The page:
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Alpiner is an action video game designed by Janet Srimushnam for the TI-99/4A computer and published by Texas Instruments (TI) in the fourth quarter of 1982. It initially retailed for $39.95 (USD). Alpiner was released on Solid State SoftwareTM Command Module by Texas Instruments (TI). In the game, the player climbs the worlds six highest mountains while avoiding obstacles such as trees, animals (skunks, bears, cougars, snakes, vultures, and Yetis on skis) and falling rocks or landslides. The mountains in the game include Mount Hood, The Matterhorn, Mount Kenya, Mount McKinley (now known as Denali), Mount Garmo and Mount Everest. The names of the mountains along with their corresponding elevations appear on the main screen.

Alpiner Manual Front Cover
Alpiner Manual (Front Cover) [1] [2]
Publisher(s) Texas Instruments (TI)
Original Retail Price $39.95 (USD)
Programmer(s) Janet Srimushnam
Part# PHM 3056
Format(s) Solid State SoftwareTM Command Module
Release 1982 (4th Quarter)
Genre(s) Action


The game can be played with or without the commentary or voices, but to play with them requires the use of the TI Solid State Speech SynthesizerTM. The voices and commentary help to warn you of approaching obstacles and comment on your progress. Other sounds in the game, alert you to upcoming animals.

The music heard during gameplay is Anitra's Dance from Act IV of Peer Gynt by Norwegian composer Edvard Grieg.


After selecting 1-2 players and moving past the main screen with the mountains and elevations the game begins. The player must climb the side of each mountain and make it to the summit in the allotted time.

Obstacles placed in the Alpiner's way include falling rocks, wild animals, trees, and brush fires that must be avoided to continue up the mountain. In level 7 the avalanche obstacle is introduced and in level 13 the Ice Falls. Being hit by obstacles will result in sliding down the mountain, some further than others. If the Alpiner slides all the way down the mountain one of the lives is lost. The game awards an extra life after the end of each round of six mountains, after reaching the top of Mount Everest.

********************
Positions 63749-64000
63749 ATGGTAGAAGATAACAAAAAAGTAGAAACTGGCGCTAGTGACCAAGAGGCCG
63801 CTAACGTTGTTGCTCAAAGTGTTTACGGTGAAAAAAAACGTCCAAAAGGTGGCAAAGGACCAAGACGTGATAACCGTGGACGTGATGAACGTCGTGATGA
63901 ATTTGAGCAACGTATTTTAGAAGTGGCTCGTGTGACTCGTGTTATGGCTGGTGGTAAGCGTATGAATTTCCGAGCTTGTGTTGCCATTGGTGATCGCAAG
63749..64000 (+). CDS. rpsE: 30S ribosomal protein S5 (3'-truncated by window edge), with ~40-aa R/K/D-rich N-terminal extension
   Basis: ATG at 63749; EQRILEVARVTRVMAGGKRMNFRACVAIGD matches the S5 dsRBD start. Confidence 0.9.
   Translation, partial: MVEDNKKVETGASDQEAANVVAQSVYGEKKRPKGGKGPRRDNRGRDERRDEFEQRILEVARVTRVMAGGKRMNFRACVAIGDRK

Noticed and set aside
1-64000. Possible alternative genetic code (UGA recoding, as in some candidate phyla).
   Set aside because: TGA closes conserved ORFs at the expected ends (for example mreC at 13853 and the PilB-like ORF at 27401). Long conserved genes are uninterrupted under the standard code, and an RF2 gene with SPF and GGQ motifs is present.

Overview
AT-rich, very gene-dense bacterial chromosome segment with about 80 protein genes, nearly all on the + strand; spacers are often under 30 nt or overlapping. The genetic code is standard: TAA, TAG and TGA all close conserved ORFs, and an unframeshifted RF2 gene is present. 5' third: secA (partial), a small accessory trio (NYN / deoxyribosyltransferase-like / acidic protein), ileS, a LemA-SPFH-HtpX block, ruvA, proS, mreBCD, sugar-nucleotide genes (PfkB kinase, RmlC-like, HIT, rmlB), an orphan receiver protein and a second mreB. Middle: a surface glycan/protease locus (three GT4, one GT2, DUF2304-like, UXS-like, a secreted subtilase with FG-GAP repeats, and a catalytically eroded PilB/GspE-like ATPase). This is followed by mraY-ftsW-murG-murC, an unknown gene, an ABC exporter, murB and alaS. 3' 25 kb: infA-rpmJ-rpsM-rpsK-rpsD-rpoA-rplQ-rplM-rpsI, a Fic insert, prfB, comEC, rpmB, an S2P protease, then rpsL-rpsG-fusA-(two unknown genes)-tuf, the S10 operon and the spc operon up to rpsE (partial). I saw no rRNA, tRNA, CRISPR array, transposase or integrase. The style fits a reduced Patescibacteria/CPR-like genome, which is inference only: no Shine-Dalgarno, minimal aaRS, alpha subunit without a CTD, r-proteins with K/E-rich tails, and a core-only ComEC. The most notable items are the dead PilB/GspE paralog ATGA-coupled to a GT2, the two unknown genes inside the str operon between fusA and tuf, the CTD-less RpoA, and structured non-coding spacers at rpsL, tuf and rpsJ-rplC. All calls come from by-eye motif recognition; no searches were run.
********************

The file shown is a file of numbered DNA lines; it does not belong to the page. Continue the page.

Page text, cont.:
There are 18 levels in the game divided into 3 rounds, the player must climb each of the six mountains successfully to continue on to the next round.

A fully playable JacaScript version is available for play online at Bloberon: Alpiner.

Advertising Blurb

Front Cover of Manual

Climb six of the world's tallest mountains and evade dangerous obstacles with ALPINER. Be careful -- the Abominable Snowman is waiting for you atop Mt. Everest!

Triton Catalog - Spring 1984

Be a mountain-climber challenging the 6 toughest peaks in the world: Hood, Matterhorn, Kenya, McKinley, Garmo, and Everest. Face rockfalls, forest fires, avalanches and - ugh! - the Abominable Snowman. 1-2 players. (Speech Synthesizer and Wired Remote Controllers recommended.)


Pressing the keys "*#*" (in that exact sequence) on the game's title screen, allows the player to choose how many lives he/she wishes to start the games with. The player can choose from 1 to 9 lives and the level of difficulty (from 1 to 18). Be aware, however, that enabling this cheat displays the word "Test" on the bottom left of the screen, so you won't fool your friends with the cheat enabled. [3]


ALPINERTM Cartridge Instructions TI-99/4A

Programmed by: Janet Srimushnam
Voices by: Aubree Anderson, Cliff Easthom
Book developed and written by: Staff members of Texas Instruments Creative Communications.
Copyright © 1982 by Texas Instruments Incorporated.
Solid State Cartridge program and data base contents copyright © 1982 by Texas Instruments Incorporated.
See important warranty information at back of book.


You're struggling against two enemies: perilous obstacles and time. The mountain's summit is within your grasp. But watch out! A rockslide is heading straight for you! Can you move your Alpiner to safety in time?

Alpiner challenges you to climb the brutal terrain of six mountains filled with dangerous animals and falling hazards. As you climb onward and upward, you find that crafty wild animals which dwell in the mountain forests have crept onto the slopes, threatening not only your success, but your survival as well. While you must keep your Alpiner from touching these creatures, several of the mountain beasts tempt you with the possibility of making bonus points, requiring movements of phenomenal speed and accuracy from you.